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英語研究プロジェクトCase Study 16

どっちが悪い?Who was bad?


Who was bad?

You’ve had a car crash and you’re telling your friend about it. What does your friend say?

‘Who was bad?’

‘Which one was bad?’

‘The other driver was bad.’

‘I wasn’t bad.’

In this situation the problem is the use of the word ‘bad.’

Wait a minute! I hear you say.

One driver must be 'bad' and the other must be 'good.'

Well, it's a case of YES & NO.

It’s not as simple and clear-cut as you would imagine.

Let’s look at the reasons why in more detail



When we use the words 'good' and 'bad' for people, it’s a pretty big responsibility.

It sounds like you’re talking about their character - that person as a human.

In many situations, accidents are not caused by being a bad person.

They are caused by


Misjudgments 不適切な判断

Feeling drowsy 眠気を催す

Old age 高齢

Inexperience 未熟

To use the words ‘good’ and ‘bad’ seems a little childish and perhaps, unobjective.

Of course, this is not only for car accidents. It could be used in many situations.

Basically, something bad happened and we want to find out the reason why.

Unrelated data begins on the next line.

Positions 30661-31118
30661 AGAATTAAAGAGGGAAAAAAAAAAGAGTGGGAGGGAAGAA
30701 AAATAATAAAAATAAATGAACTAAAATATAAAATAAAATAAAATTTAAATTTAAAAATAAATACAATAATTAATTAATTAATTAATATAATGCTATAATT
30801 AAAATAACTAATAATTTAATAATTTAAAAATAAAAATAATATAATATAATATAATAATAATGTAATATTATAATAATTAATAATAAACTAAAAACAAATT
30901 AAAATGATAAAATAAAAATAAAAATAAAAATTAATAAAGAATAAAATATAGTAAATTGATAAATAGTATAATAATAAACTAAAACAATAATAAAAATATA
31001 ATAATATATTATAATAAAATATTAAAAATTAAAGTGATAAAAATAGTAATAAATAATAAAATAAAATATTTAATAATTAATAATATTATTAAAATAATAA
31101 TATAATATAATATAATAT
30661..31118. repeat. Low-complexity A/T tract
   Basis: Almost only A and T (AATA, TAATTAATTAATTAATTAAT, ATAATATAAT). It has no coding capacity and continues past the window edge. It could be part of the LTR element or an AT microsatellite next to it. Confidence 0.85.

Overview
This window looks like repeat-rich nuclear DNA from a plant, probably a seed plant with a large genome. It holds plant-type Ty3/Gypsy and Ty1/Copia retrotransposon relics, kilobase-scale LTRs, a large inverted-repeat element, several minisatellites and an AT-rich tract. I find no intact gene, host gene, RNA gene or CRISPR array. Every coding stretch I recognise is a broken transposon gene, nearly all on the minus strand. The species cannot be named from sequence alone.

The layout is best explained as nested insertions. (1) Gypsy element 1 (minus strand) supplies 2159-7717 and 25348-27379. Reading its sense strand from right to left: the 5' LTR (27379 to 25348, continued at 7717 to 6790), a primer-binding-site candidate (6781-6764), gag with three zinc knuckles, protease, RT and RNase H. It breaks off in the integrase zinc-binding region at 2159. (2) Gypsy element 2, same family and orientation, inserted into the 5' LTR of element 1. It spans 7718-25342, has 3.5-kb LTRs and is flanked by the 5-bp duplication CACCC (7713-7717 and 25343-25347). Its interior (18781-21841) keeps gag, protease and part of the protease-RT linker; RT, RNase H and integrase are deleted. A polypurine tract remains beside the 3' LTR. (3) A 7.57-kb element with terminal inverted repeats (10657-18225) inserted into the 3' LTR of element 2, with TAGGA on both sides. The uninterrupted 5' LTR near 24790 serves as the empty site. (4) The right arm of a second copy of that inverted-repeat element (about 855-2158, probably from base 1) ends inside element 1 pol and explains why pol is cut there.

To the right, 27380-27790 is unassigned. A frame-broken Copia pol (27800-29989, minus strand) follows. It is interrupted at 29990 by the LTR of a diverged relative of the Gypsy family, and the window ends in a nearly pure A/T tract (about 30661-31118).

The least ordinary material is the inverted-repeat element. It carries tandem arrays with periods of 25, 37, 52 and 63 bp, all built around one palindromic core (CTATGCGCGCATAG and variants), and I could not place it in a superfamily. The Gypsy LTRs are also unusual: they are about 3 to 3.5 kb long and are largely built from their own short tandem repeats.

So what’s the solution to this problem?

Let’s look at this from a more objective viewpoint.

We need to use words such as:

  • At fault

  • To blame

  • In the wrong

(A) I had a car accident.

(B) Who was at fault?

(A) The other driver was at fault.

(A) Dad, I got rear-ended.

(B) OK, who was to blame?

(A) I think I was to blame.

(A) I was turning and a car hit me.

(B) Who was in the wrong?

(A) The other guy was in the wrong.

So in this case, we would never use ‘good’ or ‘bad.’ It’s too light and as I said before, sounds kind of childish in English.



Let's take a look at 5 example sentences.

(1) We’re going to miss the movie and it’s all your fault! You didn’t get ready on time!

'It’s your fault' is a common phrase used by family and friends when we are trying to blame another person.

(2) Who is to blame for this broken window?

I’m completely to blame. Sorry. I was practicing golf in the living room.

If someone is completely to blame, it means that they are 100% at fault.

(3) You are never in the wrong! Why don’t you just admit your mistakes sometimes!

With couples, this can be a bit of a sticky area. Some people just can’t say sorry.

(4) Don’t blame me for not passing the test! It’s nothing to do with me!

Maybe some little kids would try to pass the blame on to other family members. But we all know the truth.

(5) Do I need a lawyer for a car accident that wasn’t my fault?

Well, I’d say get lawyered up just in case things take a turn for the worse!



The next time you go to say ’who is bad?' think again and try to use some of the phrases from above. Please watch the VIDEO LESSON on YouTube!

Thanks for reading!









feel drowsy


old age






get rear-ended


admit your mistakes


get lawyered up


sticky area


take a turn for the worse


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